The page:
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Get the latest coverage of the 2023 Florida legislative session in Tallahassee from our coverage partners and WUSF.

Florida Republicans are prepping changes to local election laws and school board races

Tom Hagerty
/
WFSU-FM

Florida Republicans have been trying for years to make local school board races partisan, but it may finally happen this time, if Florida voters agree.

For years, Florida Republicans have been trying to make local school board races partisan, but this may be the year it finally happens, if Florida voters agree. The move comes after a contentious election where Gov. Ron DeSantis targeted several local school board members as part of his ongoing effort to counter so-called “wokeness” in public schools. In addition to targeting school board races, Republicans also want to make it easier to recall locally elected officials who behave badly while in office.

Florida voters in 1998 decided to make their school board races non-partisan. Some 64 percent of voters approved Amendment 11—which also included other changes. The amendment went into effect in 2000 and has been in effect for 23 years. Rep. Spencer Roach (R, North Fort Myers) wants to ask voters to undo what they did in 1998. His bill would put the question on the 2024 ballot.

Critics are concerned that if voters say yes, it will close the primaries to non-party affiliated voters—and Roach acknowledges that’s true. But for him, the bigger issue is one of transparency: a party affiliation lets voters know where a person is likely to stand on an issue.

“There are real differences in party platforms about where the parties are on school curriculum, school choice, bathroom issues and young boys playing on girls sports teams," he said during a Wednesday House Ethics hearing on the bill.

The League of Women Voters of Florida's Cecil Scoon says the bill is an unnecessary injection of partisanship that could make board members focus more on pleasing their parties than doing what’s best for kids.

“The way people are behaving today, there’s such an allegiance to party…this is going to infect one of the basic community resources we have," said Scoon.

Lawmakers are also making changes to recall local government officials. Right now, the majority of counties, more than 40 of them, have no method to get rid of locally elected officials for bad behavior. But that could change under Rep. Joel Rudman’s bill.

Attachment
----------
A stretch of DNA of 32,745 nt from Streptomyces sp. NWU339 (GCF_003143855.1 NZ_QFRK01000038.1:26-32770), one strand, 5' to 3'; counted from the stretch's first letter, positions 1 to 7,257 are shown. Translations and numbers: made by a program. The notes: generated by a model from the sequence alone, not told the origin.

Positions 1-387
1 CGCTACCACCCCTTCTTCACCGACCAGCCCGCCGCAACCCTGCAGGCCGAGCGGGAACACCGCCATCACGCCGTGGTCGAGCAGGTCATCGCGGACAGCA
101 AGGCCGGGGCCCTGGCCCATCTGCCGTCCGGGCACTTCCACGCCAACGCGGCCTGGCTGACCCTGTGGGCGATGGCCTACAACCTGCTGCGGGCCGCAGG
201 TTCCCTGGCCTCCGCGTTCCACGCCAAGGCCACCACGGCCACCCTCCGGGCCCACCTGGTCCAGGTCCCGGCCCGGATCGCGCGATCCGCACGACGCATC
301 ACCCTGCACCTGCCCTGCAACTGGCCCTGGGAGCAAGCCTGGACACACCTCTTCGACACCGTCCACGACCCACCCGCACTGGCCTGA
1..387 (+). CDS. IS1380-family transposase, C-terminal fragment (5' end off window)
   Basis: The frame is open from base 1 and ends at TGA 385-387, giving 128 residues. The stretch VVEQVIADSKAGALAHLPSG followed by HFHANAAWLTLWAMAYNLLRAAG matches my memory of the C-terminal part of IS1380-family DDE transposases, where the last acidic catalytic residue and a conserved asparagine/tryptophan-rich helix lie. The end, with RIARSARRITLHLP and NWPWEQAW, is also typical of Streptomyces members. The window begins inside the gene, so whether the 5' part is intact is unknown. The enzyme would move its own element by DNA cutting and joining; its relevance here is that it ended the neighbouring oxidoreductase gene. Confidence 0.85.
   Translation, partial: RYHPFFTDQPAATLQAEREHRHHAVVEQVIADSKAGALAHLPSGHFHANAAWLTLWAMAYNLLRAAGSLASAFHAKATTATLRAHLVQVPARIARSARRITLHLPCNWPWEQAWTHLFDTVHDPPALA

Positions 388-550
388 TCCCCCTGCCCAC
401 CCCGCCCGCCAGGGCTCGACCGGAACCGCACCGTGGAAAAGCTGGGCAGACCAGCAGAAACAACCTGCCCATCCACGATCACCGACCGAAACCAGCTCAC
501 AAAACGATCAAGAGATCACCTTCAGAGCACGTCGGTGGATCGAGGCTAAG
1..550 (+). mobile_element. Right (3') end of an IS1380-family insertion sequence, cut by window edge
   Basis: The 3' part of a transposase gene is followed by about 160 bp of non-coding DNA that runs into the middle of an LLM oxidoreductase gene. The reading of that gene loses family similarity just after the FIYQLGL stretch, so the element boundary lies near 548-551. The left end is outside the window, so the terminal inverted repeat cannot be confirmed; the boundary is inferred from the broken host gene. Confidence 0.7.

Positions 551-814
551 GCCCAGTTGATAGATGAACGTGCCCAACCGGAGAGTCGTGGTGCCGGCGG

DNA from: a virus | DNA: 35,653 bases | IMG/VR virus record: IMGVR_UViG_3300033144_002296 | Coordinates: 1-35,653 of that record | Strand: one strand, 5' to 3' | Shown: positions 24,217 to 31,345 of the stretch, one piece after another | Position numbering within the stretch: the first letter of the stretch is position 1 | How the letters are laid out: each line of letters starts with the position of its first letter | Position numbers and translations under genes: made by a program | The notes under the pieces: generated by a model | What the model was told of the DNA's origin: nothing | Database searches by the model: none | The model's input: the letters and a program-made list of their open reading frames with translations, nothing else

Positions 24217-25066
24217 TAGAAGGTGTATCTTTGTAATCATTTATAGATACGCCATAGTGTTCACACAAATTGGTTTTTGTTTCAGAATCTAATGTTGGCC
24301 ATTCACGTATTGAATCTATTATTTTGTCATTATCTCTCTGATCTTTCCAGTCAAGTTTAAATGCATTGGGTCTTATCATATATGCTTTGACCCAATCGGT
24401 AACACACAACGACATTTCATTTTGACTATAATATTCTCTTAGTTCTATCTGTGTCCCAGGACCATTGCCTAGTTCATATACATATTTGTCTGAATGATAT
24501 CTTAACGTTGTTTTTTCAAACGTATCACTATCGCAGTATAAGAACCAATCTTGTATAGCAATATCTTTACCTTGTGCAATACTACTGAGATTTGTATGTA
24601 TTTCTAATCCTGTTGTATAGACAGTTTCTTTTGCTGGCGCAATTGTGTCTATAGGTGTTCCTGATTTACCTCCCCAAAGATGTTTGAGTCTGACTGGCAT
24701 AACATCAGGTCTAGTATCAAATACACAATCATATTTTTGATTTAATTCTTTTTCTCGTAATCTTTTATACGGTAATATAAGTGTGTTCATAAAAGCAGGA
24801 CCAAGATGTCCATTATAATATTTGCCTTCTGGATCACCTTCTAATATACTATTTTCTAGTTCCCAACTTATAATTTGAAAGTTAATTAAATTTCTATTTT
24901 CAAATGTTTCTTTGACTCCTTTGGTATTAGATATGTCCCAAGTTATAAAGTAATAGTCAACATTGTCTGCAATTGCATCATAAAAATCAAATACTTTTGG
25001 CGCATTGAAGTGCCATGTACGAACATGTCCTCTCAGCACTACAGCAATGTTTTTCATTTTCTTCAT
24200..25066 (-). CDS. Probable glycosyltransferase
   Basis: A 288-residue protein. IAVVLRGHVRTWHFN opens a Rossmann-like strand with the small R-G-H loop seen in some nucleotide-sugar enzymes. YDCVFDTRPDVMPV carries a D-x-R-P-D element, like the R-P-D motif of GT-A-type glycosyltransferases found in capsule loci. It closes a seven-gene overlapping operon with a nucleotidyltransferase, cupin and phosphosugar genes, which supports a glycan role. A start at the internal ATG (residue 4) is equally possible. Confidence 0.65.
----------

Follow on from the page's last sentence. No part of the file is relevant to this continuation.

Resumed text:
Bay County Rep. Griff Griffiths is a former county commissioner. Griffiths says he’s backing Rudman on the issue because, while serving on the county commission—one of Griffiths' fellow commissioners refused to resign while under federal investigation. That commissioner was later forced off the board after getting indicted.

“There were several of us on the board that preferred him to resign," said Griffiths, but "he was advised by his attorney’s not to.”

Rep. Sam Killbew (R, Winter Haven) was the lone “no” vote on the recall bill.

“The other commissioners should be able to keep a bad actor in check," said Killbrew. "I think that citizens overall need to do their due diligence if they’re going to vote for somebody to know who they are and some of their background. But people tend not to do that as a whole.”

Still Republicans and Democrats found ground and advanced the proposal to the next committee.

Also moving forward, but with less Democratic support, is a bill that would require locally elected school board officials to become residents of the place they’re representing after they’re elected. For Equal Ground’s Jasmine Burney Clark, the proposal “props up transplants.” Under the measure, a person will have to move after they get the job.

“A candidate who is familiar with the local area will have an understanding of the issues that matter most to the local community, are more likely to be aware of the unique challenges and opportunities of the local community, and better equipped to address them because they’re actual residents," said Clark.

Bill sponsor, Rep. Kevin Steele (R, Dade City) denies that the bill promotes election shopping. He says it’s for people with legit issues.

“If your house burns down and you have to move across district lines, you’d no longer be in your district and couldn’t run in your home community.” 

Democrats were soundly against the measure but it still advanced with a majority of Republican support.

Follow @HatterLynn

Lynn Hatter is a Florida A&M University graduate with a bachelor’s degree in journalism. Lynn has served as reporter/producer for WFSU since 2007 with education and health care issues as her key coverage areas.  She is an award-winning member of the Capital Press Corps and has participated in the NPR Kaiser Health News Reporting Partnership and NPR Education Initiative. 

Find complete bio, contact info, and more stories here.